I’ve written before on how people can surprise you with the goodness of their quality. Sometimes it’s major, thought-provoking stuff, and other times it’s just a level of wit and observation you weren’t expecting. Not profound, but just as pleasant.
Kevin rides a lot. He’s homeless, but he’s not a sleeper. He always has a destination. He has a limited wardrobe and an ungainly wheelbarrow-like stroller to which are strapped all his possessions, but the questionable odor one might expect is nowhere to be found. This guy’s got it figured out.
The longer I’m alive, the more I realize the degree to which a person’s character and appearance today is but a surface ripple over the iceberg of their past. There’s always so much more to a person, and they were never quite how they appear now.
Some of my homeless friends suffer from limited education opportunities. Some others who clearly finished school, but their intelligence is clouded by untreated mental health issues (like Nefarious Peripheral, whom I listened to for 45 minutes tell me about how aliens and communists relate to volcanic explosion cycles, just to stay on his good side!). Kevin’s of neither stripe. He’s just another smart, thoughtful guy with reasonable opinions. He listens. I’m always happy to see that familiar figure, an urban Santa positioned at the ready at the zone, blue eyes peeking out from under a weathered baseball cap, his bag of treasures in tow.
He once got on my bus because the previous operator had passed him up, on the grounds that Kevin’s lil’ cart was a “fire hazard.” I expected Kevin to be frustrated by that, and was ready to give him some space to vent it out.
“Well that’s super lame,” I said.
“Well, not really,” he replied amicably, referencing his experience as a former union shop steward. “It’s his prerogative to assess if it’s a fire hazard, and if he says it is, well then, on his bus it is.”
Prerogative. I love Seattle. In the country’s most educated city, even those at the class ladder’s lowest rungs know their way around a dictionary. Another night he was expounding on an the “new lady in his life”–a stray kitten–and pointed out that he’s “never been able to divine a cat’s age strictly from their appearance.” Divine. When was the last time I’d thought to use it a verb? Oh, how I love life!
For months he rode my bus without saying much. Only lately do we sometimes have scattered conversations, punctuated with the silence and rhythm of the world walking on and off. Some night’s it’s trivia he’ll share, relating to conversation I’d been having with someone else: Archibald Leach being Cary Grant’s real name. Or, it’ll be the twinkle in his eye as he asks me, in a dead-dog serious voice, “can you do me a small favor?”
“Sure thing. What’s up?”
The comedian’s pause, and then: “Enjoy your day off.”
I sometimes think I was born twenty or thirty years too late. I assume most people do, because we are most comfortable the world we spent our childhood adapting to. Kevin’s beyond that. He thinks he was born 600 years too late.
“Well now,” I said.
It turns out he had a previous career in welding, and his thesis at LW VoTech was an period-accurate recreation of a medieval knight’s armor. It weighs 72 pounds. We talked– or rather he talked, and I listened–about the difference between steel and aluminum as building materials, the way shield and chest armor is carefully surfaced to deflect spear throws, and how the gauntlet is the hardest part to build, because it has the most moving parts. I wasn’t on a bus. I was at a graduate seminar. He was excited because he recently had a chance to wear the armor with some fellow medieval enthusiasts. I was so happy for him, hearing his tempered but entirely unaffected enthusiasm.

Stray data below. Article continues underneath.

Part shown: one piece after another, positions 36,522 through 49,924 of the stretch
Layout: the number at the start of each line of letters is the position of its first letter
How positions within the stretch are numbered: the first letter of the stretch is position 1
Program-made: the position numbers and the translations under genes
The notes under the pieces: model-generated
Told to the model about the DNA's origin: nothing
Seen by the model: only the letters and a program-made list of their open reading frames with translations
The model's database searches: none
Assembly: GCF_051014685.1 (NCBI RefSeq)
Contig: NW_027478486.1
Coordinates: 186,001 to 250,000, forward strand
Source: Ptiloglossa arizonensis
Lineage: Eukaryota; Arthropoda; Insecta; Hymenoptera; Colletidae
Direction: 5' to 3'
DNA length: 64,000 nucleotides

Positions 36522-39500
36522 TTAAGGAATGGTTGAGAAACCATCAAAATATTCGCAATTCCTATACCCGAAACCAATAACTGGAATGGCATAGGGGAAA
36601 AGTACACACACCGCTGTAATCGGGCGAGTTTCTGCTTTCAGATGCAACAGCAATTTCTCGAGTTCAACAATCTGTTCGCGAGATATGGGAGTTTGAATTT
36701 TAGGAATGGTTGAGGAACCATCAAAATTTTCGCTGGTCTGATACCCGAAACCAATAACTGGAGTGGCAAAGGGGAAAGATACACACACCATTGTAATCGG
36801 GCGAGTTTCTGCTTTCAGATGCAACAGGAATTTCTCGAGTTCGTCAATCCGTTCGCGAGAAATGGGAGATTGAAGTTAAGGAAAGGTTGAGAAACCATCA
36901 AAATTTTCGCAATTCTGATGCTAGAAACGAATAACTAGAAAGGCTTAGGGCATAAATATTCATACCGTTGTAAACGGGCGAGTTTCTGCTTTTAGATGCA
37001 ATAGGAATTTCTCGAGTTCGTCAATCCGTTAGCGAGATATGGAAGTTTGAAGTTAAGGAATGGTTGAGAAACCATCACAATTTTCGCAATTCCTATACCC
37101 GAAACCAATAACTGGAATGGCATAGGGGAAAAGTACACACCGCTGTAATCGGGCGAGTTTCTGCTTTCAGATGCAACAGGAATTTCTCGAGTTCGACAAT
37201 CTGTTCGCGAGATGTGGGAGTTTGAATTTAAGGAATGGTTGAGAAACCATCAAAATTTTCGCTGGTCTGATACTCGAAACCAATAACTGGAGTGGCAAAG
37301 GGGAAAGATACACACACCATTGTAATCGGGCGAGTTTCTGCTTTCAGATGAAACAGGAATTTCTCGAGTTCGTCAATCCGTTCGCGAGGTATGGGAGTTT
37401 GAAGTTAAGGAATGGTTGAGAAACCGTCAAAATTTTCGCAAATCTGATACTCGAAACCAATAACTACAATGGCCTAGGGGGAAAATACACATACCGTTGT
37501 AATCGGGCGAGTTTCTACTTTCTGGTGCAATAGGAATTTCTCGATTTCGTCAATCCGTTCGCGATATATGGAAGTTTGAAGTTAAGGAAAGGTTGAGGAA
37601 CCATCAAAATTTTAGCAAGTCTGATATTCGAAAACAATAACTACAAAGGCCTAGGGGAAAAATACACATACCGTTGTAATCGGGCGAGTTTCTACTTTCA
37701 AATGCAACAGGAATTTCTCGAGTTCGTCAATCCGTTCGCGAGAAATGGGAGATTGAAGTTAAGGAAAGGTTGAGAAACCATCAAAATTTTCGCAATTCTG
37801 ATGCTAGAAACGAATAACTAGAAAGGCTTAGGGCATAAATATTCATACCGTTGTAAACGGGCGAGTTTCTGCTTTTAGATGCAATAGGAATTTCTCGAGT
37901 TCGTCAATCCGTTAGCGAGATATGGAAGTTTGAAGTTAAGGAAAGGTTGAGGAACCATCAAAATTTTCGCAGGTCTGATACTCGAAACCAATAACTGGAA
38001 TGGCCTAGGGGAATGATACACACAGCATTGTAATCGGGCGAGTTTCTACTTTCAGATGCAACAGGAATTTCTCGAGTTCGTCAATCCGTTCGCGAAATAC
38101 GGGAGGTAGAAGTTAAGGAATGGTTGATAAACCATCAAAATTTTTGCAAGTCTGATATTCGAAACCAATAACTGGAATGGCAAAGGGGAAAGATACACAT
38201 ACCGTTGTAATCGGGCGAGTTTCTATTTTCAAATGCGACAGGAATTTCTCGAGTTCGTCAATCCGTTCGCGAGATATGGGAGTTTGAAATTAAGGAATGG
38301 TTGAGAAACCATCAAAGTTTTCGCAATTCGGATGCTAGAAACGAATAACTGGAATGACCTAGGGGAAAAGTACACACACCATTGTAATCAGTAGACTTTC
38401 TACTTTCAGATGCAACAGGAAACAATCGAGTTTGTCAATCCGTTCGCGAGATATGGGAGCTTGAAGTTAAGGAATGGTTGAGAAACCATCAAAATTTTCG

Maybe it is profound, the way he surprises us with his gentle wit and history. I was surprised when I learned he got ten solid hours of sleep the previous night, automatically making him the envy of the entire homeless community. How did he manage that? But that was just the tip of the personality iceberg, as we would later discover. Prerogative. Divine. Gauntlets. He and I discussing Michael Wadleigh’s use of three-strip 16mm in the landmark documentary Woodstock. I couldn’t believe it. Somebody besides me knows and gets thrilled about how Wadleigh combined three 16mm negatives onto one 70mm reel… and it turns out to be this fellow on my bus?? Kevin almost made it to the 1969 Woodstock. He had tickets. Too many crowds though, miles out. But he was there on the sidelines of history, as we all are from time to time, and here he is forty years later, chatting with a youngster half his age and weight about the same details, finding excitement and brotherhood in the unlikeliest of places.
If it was in a movie, we wouldn’t believe it. We’d call it too cheesy, too cornball to withstand real life. Let us however remember that in real life, in our world, corny does not track. There’s room out here for the best in people, for surprises, deviations from the narrative we’ve been told to believe.
We just have to look for it.
Nathan Vass is an artist, filmmaker, photographer, and author by day, and a Metro bus driver by night, where his community-building work has been showcased on TED, NPR, The Seattle Times, KING 5 and landed him a spot on Seattle Magazine’s 2018 list of the 35 Most Influential People in Seattle. He has shown in over forty photography shows is also the director of nine films, six of which have shown at festivals, and one of which premiered at Henry Art Gallery. His book, The Lines That Make Us, is a Seattle bestseller and 2019 WA State Book Awards finalist.